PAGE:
Loadbalancer Musings

So recently I have been thinking about getting a load balancer/service, but worried about it being a single point of failure, as well as a hefty price. So how about a setup where we have multiple frontend webservers which are all setup to be a load balancer for each other?

Something like the following would be configured in DNS:

This would round robin the requests to any of the available frontend web servers.

In the Nginx configuration for each we would then load balance as well (including itself), this would automatically detect if a web server was unavailable and try another:

When I tested this with some VM’s it has worked flawlessly. Any thoughts or further improvements that could be made?

Vagrant

logo_vagrant

I’ve been using Vagrant as part of my development process for about 6-8 months now. It makes it so much easier – I’m not too sure how I managed before!

I now include a Vagrantfile (it’s config) with every project/repo that I build.
Using this I can launch a box with a specific hardware/software configuration depending on the projects requirement.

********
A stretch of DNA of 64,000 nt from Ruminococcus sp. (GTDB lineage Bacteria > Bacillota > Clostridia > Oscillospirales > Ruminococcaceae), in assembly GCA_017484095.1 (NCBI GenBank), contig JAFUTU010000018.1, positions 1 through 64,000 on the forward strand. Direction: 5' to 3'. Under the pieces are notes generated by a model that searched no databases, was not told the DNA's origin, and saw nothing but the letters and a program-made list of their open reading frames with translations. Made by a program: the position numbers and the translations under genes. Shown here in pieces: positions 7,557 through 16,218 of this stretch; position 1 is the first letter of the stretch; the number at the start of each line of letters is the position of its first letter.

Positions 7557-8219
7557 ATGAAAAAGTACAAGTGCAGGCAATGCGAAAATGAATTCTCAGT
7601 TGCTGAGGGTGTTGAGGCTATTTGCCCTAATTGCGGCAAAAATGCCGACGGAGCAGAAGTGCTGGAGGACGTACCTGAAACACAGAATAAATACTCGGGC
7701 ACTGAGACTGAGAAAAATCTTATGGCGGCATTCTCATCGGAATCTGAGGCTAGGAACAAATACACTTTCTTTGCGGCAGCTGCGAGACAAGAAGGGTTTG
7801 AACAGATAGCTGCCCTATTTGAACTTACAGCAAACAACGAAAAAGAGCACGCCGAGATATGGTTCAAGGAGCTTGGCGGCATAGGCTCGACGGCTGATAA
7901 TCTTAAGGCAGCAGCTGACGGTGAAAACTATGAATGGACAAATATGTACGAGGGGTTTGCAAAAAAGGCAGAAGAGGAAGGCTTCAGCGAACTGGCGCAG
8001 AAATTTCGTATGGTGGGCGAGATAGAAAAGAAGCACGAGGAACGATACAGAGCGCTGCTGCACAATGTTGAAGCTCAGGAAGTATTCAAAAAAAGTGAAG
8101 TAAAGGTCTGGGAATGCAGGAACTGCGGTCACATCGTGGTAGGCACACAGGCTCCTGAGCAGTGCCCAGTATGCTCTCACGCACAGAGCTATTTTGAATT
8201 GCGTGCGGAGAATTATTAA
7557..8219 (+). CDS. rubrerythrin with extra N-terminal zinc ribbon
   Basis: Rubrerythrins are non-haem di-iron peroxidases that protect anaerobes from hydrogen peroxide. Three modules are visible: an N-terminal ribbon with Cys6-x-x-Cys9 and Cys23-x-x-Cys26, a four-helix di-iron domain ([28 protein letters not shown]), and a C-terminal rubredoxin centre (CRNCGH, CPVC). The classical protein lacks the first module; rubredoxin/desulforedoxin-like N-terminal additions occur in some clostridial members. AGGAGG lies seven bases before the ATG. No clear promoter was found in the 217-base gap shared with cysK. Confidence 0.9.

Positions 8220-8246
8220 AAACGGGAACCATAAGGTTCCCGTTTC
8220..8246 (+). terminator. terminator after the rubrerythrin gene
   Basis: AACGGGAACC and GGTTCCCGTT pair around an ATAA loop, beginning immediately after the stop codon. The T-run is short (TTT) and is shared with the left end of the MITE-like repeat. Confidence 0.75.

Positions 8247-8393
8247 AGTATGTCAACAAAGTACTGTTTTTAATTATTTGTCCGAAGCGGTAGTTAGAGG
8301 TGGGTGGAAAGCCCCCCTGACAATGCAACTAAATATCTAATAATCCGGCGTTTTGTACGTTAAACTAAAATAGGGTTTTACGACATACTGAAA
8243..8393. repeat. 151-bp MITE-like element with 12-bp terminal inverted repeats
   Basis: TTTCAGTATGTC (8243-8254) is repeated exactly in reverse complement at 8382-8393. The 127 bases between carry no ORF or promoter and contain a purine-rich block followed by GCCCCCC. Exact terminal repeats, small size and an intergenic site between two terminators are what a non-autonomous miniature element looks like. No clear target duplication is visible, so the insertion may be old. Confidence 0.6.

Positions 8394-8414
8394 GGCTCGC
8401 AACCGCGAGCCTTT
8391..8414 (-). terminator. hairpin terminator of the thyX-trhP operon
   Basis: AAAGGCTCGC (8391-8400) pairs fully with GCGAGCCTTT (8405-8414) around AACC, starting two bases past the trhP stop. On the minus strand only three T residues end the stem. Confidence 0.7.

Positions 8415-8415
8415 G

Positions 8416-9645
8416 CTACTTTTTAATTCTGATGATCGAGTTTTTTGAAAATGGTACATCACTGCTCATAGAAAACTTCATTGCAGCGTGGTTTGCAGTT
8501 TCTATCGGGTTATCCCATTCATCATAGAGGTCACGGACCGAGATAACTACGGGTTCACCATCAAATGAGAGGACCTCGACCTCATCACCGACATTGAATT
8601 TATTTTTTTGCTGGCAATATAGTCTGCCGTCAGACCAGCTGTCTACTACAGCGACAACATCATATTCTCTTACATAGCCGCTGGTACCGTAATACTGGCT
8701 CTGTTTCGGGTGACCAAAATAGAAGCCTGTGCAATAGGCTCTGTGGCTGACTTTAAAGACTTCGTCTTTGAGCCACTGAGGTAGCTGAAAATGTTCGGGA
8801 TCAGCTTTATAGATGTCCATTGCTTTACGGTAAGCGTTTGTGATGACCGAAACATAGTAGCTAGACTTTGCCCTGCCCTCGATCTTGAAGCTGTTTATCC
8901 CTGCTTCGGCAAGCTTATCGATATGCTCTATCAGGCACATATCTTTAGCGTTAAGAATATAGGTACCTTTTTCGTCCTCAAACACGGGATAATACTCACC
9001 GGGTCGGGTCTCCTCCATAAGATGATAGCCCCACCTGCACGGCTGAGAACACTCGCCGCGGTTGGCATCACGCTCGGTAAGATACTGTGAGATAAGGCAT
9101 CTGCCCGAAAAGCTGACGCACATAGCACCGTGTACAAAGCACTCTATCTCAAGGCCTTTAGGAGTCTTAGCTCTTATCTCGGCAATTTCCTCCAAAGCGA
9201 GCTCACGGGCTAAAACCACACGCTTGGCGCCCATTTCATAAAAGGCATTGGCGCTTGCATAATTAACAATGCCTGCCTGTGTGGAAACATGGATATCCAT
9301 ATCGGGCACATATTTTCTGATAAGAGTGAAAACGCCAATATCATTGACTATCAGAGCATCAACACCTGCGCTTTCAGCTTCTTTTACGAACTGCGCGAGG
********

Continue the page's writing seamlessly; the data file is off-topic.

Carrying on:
I have a number of boxes which I’ve manually built and are hosted online. If I decide to make an update (upgrade php or mysql for example) the next time the local box is started it will automatically update from the hosted box. Neat huh?

Check out my Github repo for my debian web box: https://github.com/louisnorthmore/vagrant-debian-web

So what’s next? Well… coupled with Ansible I should be able to nail down my deployment process & remote server management for good.

Fix scrolling on Synergy clients

Synergy

I have a number of systems & monitors on my desk, and one thing which has irked me for long time is scrolling didn’t work on one of my linux synergy clients. Today I needed to fix it!

With a little bit of help from here: https://code.google.com/p/synergy-plus/issues/detail?id=28#c17 it was fixed within minutes!

First off all quit synergyc, quicksynergy or whatever you are using.
Lets now start it manually, fire up a terminal and enter:

$ synergyc -f -d WARNING --name debian 192.168.0.200

Synergy should now be working as normal, now open up a web browser and attempt to scroll.

You should see messages similar to the following:

Feb 1 18:32:45 localhost Synergy+ 1.3.4: 2010-02-01T18:32:45 WARNING: Wheel scroll
delta (28) smaller than threshold (120)#012#011CXWindowsScreen.cpp,858

That delta number is the important bit!

Quit synergyc and now add --yscroll 28 (or whatever your delta is) the full command should look like this:

$ synergyc -f -d WARNING --yscroll 28 --name debian 192.168.0.200

Scrolling should now work!

If this works for you (or doesn’t!) let me know in the comments!